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Where is the routine testing?

I am an 89-year-old man who received his second Pfizer shot for COVID-19 over a week ago.

During the pandemic, I have avoided in-person examinations and testing by medical providers

because even with masking and other precautions a low probability of disease transmission

remained, and the consequences of contracting the disease for someone my age could be fatal. None of the medical appointments I avoided involved medical emergencies.

On Jan. 7, CDC scientists published a study in the Journal of the American Medical Association on transmission of the SARS-CoV-2 virus by persons who have never had COVID–19 symptoms (presymptomatic and asymptomatic individuals) and concluded that such transmission accounted for over half of all transmission. This means that “… the identification and isolation of persons with symptomatic Covid–19 alone will not control the ongoing spread of SARS-CoV-2.”

For this reason, when I phoned my dentist’s, ophthalmologist’s, podiatrist’s and dermatologist’s offices this morning, I asked if they regularly test their staff for COVID-19 so they could furlough any positive pre- or asymptomatic members. In all cases, the answer was no. Also, I was told about a month ago by my family practitioner that her practice (a major one in the Bangor area) does not routinely carry out such testing. Why not?

Despite my having been vaccinated, I still don’t feel safe visiting these medical offices for overdue medical examinations and testing of a non-emergency nature.

Ronald B. Davis


We have bigger fish to fry

With all the trials and tribulations in this nation and world, it seems that we would better focus our complaints on more than the sight of a few dead fish on the ice at Sebago Lake, where, incidentally, the overwhelming majority were processed to supply meals for people in need.

Years prior, the Maine Department of Inland Fisheries and Wildlife stocked togue in the lake to provide an additional fishing opportunity, but unknowingly it didn’t take long before their population exploded to threaten the native and nationally acclaimed brook trout and landlocked salmon fisheries. The solution then was to thin the togue population by removing/increasing bag limits resulting in a few fish left on the ice that provided nourishment for eagles, ravens, crows, gulls and four-footed creatures that venture out for a free meal. This is nothing more than a display of the natural food chain, which, incidentally we are all a necessary part of. Let’s get over it, folks.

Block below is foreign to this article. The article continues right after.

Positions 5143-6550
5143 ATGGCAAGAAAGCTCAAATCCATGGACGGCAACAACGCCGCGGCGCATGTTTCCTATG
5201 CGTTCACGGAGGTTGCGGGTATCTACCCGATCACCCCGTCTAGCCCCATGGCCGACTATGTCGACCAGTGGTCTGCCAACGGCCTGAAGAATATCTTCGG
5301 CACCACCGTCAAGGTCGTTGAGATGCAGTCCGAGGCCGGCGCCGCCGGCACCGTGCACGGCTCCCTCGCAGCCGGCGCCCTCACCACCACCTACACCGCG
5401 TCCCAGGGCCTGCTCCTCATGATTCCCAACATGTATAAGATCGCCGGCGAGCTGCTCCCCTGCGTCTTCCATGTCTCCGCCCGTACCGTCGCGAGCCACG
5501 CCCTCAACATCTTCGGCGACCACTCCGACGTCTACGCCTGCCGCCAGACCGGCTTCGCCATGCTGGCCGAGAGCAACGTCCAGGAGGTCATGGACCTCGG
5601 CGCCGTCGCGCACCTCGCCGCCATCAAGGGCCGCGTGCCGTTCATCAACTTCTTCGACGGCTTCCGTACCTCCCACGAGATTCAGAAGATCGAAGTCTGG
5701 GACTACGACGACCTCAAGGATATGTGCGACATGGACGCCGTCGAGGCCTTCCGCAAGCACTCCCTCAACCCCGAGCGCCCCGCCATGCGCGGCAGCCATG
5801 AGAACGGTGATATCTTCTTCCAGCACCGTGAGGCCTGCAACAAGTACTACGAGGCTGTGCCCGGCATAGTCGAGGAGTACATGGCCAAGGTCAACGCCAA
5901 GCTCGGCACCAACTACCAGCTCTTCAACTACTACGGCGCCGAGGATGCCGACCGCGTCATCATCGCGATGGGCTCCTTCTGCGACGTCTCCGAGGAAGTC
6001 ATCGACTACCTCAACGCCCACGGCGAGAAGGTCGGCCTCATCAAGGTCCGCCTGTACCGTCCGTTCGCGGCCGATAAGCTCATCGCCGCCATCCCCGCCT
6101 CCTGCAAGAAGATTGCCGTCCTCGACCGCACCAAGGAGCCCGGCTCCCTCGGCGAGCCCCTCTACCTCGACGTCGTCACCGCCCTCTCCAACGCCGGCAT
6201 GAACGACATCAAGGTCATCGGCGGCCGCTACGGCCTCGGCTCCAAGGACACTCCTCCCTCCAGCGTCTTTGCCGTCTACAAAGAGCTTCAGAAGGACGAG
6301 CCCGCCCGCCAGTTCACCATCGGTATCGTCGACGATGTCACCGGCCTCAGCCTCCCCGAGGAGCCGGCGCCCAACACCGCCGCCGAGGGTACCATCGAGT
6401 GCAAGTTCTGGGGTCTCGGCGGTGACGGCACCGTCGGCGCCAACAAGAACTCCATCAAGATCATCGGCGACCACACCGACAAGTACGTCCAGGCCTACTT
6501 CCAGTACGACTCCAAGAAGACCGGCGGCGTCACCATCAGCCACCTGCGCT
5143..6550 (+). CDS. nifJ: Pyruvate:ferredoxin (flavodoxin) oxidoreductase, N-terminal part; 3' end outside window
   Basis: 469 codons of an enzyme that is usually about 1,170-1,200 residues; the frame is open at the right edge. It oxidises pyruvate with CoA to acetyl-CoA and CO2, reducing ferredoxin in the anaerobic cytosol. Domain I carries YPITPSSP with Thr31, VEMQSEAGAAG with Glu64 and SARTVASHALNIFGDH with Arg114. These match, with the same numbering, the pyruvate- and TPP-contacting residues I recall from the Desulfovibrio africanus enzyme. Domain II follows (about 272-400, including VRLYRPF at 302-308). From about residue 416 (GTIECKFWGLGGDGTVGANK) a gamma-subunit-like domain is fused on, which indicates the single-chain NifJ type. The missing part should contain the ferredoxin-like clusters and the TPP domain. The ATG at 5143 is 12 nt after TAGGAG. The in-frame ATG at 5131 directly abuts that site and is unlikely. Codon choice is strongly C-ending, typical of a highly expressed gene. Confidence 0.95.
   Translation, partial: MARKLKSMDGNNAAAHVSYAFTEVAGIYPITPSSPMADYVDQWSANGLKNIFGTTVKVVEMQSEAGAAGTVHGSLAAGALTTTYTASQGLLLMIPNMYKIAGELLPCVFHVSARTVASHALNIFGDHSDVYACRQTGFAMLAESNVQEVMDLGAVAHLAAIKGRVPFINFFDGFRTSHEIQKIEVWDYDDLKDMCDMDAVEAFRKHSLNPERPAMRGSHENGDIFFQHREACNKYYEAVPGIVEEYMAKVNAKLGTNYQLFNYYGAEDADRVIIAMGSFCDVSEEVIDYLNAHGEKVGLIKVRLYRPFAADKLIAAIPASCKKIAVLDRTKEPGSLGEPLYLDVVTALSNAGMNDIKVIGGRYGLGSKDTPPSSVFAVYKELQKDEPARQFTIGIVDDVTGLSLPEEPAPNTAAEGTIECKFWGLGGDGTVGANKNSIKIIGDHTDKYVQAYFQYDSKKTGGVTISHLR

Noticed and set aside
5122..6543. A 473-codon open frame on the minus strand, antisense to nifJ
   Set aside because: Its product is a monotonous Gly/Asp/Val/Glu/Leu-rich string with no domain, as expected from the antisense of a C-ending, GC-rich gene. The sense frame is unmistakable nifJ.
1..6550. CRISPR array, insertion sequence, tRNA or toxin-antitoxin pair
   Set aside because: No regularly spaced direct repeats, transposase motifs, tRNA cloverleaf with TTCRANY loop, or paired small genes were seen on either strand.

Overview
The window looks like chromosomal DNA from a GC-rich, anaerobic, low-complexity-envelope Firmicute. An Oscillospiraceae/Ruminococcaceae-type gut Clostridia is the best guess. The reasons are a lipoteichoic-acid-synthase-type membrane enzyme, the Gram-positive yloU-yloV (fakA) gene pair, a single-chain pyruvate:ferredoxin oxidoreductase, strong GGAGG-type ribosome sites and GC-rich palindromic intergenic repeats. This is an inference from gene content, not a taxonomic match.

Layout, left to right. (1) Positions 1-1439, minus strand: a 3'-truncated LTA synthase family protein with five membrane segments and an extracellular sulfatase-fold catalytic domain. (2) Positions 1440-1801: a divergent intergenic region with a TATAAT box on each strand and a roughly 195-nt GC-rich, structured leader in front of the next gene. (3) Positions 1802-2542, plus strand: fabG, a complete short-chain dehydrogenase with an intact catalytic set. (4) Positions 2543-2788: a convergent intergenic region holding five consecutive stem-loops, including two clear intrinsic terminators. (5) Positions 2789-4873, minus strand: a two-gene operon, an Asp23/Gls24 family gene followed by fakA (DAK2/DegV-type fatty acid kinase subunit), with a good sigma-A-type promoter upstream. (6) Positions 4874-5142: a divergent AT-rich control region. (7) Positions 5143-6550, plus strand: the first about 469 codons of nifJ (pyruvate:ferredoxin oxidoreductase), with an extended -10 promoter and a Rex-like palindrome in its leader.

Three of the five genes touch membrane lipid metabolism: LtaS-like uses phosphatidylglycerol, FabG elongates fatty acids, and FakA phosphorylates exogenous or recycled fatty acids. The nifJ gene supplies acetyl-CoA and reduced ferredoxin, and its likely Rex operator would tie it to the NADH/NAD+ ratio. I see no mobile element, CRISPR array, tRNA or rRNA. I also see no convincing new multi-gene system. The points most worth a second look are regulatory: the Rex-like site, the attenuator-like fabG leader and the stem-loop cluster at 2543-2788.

Obviously, trash left on the ice by slob fishermen cannot be tolerated and demands a different conversation.

Joe Bertolaccini


Worshiping a golden idol

Who would have supposed that any group of people who think of themselves as serious citizens could be at once so blatant and so oblivious?

Meeting to consider and plan a future course for a political party — a major party in a democratic nation — they fall down before an all-but-literal Golden Calf. A large portion of those gathered likely suppose themselves Christians, yet here they prostrate themselves, figuratively, before an idol, a graven image, a false god.

This abandonment of principle and more particularly of what America is meant to be was, we may recall, prefigured at the Republican National Convention last year, when the platform committee adjourned and, instead of publishing the grounds upon which it proposed to debate the opposing party, simply declared in effect, “His will be done.” Where “He,” whatever he may be, is no deity.

This is collective self-abasement, and it is an appalling display of primitivism.

Robert McHenry